At Zonda’s upcoming Future Place event in October, Thad Rutherford, CEO and president of SouthStar Communities, and Jonah Susskind, of Massachusetts Institute of Technology (MIT) and research associate of MIT’s Norman B. Leventhal Center for Advanced Urbanism, will present how their teams have been working alongside the Toyota Mobility Foundation (TMF) for nearly two years to create more pedestrian-friendly and autonomous-vehicle-friendly neighborhoods.
Using the Next Optimized Generation Autonomous Suburbs (NOGAS) Modeling Tool, two Texas SouthStar communities, VIDA in San Antonio and Mayfair in New Braunfels, have served as case studies in an effort to understand how to shift from lower-density, car-centric development patterns to more efficient ones that are easier on the environment.
To find out more about NOGAS and these innovative neighborhoods, BUILDER asked Rutherford and Susskind to share more details.
BUILDER: How is SouthStar aiming to develop smarter, more efficient neighborhoods?
Rutherford: We are studying better ways to lay out our communities that achieve better outcomes and connectivity but also future-proof for things not yet implemented.
BUILDER: How did the partnership with MIT and TMF come about?
Susskind: The relationship started through Texas A&M University-San Antonio. Through other work, we were introduced to VIDA, and Thad was brought in. From there was a recognition of the opportunity to collaborate connecting mobility and transportation with VIDA and adjacent areas.
BUILDER: What is everyone’s role in the partnership?
Rutherford: TMF has served as a convener- collaborator with a particular focus on providing know-how and expertise on mobility and transportation technology, especially for barrier-free universal design along with some financial support.
BUILDER: At what stage of development are the case studies in San Antonio and New Braunfels?
Rutherford: Both communities are only about two years old, so much of the on-site implementation is still in the planning stages.
BUILDER: What sets these communities apart from traditional master plans?
Rutherford: They both provide a deeper look into different land planning uses in a way that better connects residents and allows for a better experience. (I can talk so much more about this!)
BUILDER: Can you share details on how these two developments are being analyzed/researched?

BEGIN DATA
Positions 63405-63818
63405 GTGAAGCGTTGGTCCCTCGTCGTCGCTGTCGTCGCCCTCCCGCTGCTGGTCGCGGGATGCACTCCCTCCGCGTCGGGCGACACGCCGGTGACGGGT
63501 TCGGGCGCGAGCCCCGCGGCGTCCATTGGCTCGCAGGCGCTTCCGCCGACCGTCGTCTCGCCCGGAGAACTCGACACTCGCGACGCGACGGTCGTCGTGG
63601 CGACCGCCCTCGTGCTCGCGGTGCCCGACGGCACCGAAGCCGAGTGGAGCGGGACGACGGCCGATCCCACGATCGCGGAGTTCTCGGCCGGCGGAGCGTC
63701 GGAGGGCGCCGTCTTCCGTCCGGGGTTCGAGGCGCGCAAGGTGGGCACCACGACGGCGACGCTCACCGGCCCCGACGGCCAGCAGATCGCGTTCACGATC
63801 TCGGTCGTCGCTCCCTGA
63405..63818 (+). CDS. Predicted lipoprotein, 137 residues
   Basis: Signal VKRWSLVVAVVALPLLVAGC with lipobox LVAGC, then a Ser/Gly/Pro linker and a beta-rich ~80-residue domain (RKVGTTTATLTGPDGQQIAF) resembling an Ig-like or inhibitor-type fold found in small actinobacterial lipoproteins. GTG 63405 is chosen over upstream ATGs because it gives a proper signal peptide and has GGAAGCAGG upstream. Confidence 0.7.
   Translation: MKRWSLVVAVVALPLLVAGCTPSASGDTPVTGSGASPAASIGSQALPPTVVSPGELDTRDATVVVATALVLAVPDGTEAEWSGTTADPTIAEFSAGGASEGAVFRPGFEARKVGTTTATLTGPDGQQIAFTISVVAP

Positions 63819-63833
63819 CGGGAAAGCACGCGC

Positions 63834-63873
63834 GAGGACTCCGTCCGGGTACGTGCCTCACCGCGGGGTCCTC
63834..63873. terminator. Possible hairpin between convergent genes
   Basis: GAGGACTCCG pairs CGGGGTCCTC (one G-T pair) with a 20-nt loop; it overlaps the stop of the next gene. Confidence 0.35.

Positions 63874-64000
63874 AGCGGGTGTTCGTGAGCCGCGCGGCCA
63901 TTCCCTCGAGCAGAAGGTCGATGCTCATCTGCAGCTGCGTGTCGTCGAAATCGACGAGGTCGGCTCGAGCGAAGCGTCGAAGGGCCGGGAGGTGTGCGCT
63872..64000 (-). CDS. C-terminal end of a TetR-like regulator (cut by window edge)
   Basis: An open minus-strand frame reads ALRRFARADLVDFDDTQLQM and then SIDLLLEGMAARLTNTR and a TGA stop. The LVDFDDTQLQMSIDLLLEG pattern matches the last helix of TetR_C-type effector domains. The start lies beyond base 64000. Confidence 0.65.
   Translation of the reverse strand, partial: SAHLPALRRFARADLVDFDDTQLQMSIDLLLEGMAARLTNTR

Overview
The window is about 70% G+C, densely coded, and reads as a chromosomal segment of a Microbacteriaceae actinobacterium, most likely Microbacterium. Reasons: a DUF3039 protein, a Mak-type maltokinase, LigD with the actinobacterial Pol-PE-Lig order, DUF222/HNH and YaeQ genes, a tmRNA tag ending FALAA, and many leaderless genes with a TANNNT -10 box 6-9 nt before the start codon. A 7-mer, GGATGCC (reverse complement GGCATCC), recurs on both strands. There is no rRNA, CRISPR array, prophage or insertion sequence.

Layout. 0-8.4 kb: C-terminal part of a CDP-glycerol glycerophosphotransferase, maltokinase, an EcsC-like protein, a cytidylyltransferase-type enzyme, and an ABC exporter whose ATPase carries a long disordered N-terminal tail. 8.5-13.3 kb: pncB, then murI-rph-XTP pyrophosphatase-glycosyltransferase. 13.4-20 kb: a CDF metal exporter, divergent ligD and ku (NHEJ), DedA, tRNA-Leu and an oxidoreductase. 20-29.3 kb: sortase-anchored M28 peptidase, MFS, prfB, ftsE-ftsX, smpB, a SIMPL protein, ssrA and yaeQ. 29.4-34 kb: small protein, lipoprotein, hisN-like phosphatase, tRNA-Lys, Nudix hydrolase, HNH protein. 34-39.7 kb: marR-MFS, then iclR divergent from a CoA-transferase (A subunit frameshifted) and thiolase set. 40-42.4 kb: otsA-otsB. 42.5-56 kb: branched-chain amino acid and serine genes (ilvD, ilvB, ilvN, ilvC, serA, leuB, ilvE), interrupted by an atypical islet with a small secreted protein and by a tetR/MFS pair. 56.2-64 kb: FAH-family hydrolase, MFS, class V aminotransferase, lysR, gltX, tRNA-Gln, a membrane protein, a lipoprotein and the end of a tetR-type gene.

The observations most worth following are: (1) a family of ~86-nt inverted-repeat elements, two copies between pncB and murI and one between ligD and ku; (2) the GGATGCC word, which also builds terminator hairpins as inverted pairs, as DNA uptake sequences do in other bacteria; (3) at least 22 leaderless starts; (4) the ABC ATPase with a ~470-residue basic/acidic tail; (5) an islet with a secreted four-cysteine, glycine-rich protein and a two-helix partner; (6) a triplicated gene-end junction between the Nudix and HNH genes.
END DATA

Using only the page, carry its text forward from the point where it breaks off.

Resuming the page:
Rutherford: Jonah and the team at MIT continue to analyze different aspects of both projects and their land plans to create optimal scenarios for future development. At VIDA, we studied creating layouts to accommodate future autonomous vehicles within residential areas, and, at Mayfair, we are trying to determine the best way to create a land use pattern for mobility for all ages and levels.
BUILDER: What are Next Optimized Generation Autonomous Suburbs?
Susskind: Today, suburban areas are home to an ever-increasing majority of the global population. Trends indicate that growth within greater metropolitan areas now outpaces that in urban cores and will continue to do so into the future. As areas of suburban density become the dominant living condition for most North Americans, the challenges associated with their lower-density, car-centric development pattern prove more problematic.
The Next Optimized Generation of Autonomous Suburbs (NOGAS) is a scenario-based parametric modeling toolkit designed for spatial planners, urban designers, land developers, and municipalities to integrate emerging mobility technologies into new urban forms, and plan and build for the future.
BUILDER: What are some of the benefits of pedestrian-friendly neighborhoods that people may not think of?
Susskind: When neighborhoods are designed to prioritize the experience of pedestrians, issues like safety, comfort, and accessibility come to the forefront. When these issues are addressed through solutions like widening trails, planting more trees, and reducing barriers to circulation, they typically come with an array of environmental co-benefits including stormwater capture, carbon sequestration, and extreme heat mitigation to name a few.
The NOGAS toolkit allows users to optimize future design solutions for less pavement redundancies and more landscape space, which brings with it these additional environmental and social benefits while maintaining or even increasing density.
BUILDER: What’s considered micro-mobility in a suburban built environment?
Susskind: Suburban mobility presents many new and exciting challenges. Unlike urban cores, suburban areas are often characterized by lower population density, longer distances between destinations, and less developed infrastructure for alternative modes of transportation. However, e-bikes, e-scooters, and other smaller electric vehicles are providing new affordable options for commuters.
According to the latest National Household Travel Survey, around 60% of domestic light-duty vehicle trips are shorter than 6 miles. These short trips represent a huge potential for reducing vehicular dependence in suburban areas by implementing more micro-mobility options.
BUILDER: Are there any common misunderstandings surrounding autonomous vehicles and/or pedestrian-friendly neighborhoods?
Susskind: Yes! (Probably too many to name here.) In terms of autonomous vehicles, the technology is arriving at our doorsteps, but it is still unclear how that technology will be adopted and integrated into our daily lives. This leaves lots of room for speculation and misconceptions. While the industry has made claims about autonomous vehicles replacing privately owned cars, eliminating congestion, reducing environmental impact, and increasing overall safety, we should probably remain cautiously optimistic until there is more adoption.